No. The safest, most prudent course of action is to install tile on top of a cement backerboard, such as Durock®, Wonderboard®, or HardieBacker®.
Cement backerboard is made for tiling. By the way, we are referring to mortared, grouted tile, not vinyl squares. Backerboard does not shrink or expand when it comes into contact with water (mortar and grout both contain water.
To see how much plywood can shrink, consider a typical 4' x 8' sheet of plywood. When room humidity is cut in half, that sheet will shrink about a quarter of an inch lengthwise if unrestrained by fasteners. So even though plywood is considered to be dimensionally stable, it will still shrink/expand somewhat. Because tile is brittle, it cannot tolerate base materials that have any kind of movement.
If you want to do it right, lay down cement backerboard before the tile.
But Is It Even Possible to Install Tile on Plywood?You're looking for a more nuanced answer, I suspect, because there are instances when you really don't want to put down backerboard.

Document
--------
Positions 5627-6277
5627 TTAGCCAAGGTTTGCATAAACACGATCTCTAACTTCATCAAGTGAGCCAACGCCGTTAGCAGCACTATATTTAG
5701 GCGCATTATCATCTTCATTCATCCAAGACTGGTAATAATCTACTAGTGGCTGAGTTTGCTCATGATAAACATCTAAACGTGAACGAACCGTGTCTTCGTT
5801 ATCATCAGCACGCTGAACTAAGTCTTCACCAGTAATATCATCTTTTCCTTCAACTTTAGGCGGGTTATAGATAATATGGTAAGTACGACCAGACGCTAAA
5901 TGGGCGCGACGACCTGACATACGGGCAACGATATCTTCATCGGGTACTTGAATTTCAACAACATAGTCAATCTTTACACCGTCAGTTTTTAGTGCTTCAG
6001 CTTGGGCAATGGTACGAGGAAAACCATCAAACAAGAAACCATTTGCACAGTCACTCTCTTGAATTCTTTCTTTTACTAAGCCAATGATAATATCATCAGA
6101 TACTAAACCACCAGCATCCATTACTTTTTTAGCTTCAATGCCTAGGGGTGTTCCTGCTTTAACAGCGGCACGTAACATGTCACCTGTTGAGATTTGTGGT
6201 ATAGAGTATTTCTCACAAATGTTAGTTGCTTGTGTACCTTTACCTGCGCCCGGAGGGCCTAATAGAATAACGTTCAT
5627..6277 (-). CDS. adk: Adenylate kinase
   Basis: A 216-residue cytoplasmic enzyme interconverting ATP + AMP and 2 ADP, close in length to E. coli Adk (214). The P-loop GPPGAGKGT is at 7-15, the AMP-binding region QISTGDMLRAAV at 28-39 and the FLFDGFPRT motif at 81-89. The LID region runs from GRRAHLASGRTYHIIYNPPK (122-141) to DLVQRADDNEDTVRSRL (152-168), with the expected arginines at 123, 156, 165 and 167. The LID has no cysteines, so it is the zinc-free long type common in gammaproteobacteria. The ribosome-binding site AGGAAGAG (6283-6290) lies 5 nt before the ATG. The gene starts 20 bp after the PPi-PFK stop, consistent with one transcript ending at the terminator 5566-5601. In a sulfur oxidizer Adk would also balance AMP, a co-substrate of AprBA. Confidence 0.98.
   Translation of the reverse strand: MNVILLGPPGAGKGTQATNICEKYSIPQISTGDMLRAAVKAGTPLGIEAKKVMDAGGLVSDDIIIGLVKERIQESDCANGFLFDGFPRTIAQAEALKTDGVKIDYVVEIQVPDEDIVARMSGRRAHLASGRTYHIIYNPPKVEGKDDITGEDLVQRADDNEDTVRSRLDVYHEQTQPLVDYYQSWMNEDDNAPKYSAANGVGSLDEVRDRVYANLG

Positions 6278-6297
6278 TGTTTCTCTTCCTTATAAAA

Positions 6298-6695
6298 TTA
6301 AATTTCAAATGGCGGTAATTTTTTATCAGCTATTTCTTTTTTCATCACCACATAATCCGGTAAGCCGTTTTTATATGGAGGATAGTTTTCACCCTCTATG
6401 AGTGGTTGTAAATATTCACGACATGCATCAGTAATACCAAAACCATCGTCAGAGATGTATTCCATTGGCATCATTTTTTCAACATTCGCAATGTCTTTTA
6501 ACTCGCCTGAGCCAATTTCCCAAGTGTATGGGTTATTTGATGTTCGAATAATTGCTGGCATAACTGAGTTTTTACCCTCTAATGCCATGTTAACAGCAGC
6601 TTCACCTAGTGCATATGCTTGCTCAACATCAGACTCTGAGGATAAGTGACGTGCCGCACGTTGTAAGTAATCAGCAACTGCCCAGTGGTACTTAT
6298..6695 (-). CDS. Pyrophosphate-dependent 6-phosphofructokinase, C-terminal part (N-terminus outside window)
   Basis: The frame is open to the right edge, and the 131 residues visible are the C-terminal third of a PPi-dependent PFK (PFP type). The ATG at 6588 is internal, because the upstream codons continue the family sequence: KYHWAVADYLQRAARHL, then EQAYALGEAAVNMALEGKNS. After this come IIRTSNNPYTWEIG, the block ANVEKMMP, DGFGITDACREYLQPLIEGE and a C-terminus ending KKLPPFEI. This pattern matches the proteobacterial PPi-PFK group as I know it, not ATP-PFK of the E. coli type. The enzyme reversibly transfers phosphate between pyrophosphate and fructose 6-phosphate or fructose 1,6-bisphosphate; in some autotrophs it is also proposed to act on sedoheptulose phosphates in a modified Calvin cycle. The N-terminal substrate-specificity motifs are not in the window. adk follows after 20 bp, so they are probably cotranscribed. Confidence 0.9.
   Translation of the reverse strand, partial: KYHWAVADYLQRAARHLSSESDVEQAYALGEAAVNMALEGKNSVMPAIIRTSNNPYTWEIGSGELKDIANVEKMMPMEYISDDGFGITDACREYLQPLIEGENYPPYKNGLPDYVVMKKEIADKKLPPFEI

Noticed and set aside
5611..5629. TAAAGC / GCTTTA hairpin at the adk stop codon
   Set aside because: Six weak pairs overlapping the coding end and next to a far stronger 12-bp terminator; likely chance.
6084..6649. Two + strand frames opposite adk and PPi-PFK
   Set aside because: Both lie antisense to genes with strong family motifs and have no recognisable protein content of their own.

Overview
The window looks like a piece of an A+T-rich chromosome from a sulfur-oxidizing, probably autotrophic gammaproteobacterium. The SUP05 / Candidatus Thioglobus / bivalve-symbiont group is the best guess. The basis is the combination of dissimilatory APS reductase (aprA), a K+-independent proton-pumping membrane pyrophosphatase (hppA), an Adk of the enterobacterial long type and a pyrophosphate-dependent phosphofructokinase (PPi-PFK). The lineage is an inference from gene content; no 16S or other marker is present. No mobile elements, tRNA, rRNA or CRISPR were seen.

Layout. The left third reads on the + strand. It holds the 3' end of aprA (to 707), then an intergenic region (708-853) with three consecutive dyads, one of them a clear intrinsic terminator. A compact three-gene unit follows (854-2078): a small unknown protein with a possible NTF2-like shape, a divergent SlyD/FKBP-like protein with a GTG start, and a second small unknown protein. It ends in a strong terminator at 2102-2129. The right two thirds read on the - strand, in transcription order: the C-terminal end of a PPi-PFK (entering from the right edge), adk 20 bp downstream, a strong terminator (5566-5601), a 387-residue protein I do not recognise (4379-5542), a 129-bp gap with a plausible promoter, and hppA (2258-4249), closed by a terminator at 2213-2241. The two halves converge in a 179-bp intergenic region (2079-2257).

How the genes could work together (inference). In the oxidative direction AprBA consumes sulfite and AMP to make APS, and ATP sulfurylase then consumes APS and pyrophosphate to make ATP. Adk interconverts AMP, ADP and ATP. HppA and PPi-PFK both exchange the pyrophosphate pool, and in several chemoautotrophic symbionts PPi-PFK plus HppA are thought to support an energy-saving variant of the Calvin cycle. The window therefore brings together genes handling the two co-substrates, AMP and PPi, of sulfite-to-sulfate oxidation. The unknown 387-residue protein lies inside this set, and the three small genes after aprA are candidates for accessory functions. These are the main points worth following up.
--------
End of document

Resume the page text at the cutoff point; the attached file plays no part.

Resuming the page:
It could be that installing backerboard will raise the floor level that much higher, making the transition between floors more difficult. Or you're short on time and want to complete the project quickly. It could just be that you need to cut corners, reasons unspecified. Whatever the motivation, you want to determine if there are instances when you can lay down tile straight to plywood.
What do other voices say about this?
- Premium Thinsets: Some tilers recommend a high-quality, crack-isolating thinset mortar.
- Perimeters: Be careful to the perimeter edges of your tile. These are the areas where tile is most likely to experience forces which lead to cracking.
- Uncoupling Tile Membranes: Use a waterproofing, uncoupling membrane, like Schluter Ditra, between the tile and the plywood. A tight, unmoving bond between mortar and subfloor causes cracking. This membrane effectively uncouples the bond between plywood and tile mortar, allowing both surfaces to move independently of each other. Also, these uncoupling tile membranes prevent moisture infiltrating any surfaces below. Downside: they still do add height to your installation, as you have two layers of thinset plus the membrane. Keep in mind that, with Ditra, you still need a couple of layers of plywood. So, in the end, you're not saving much in terms of height.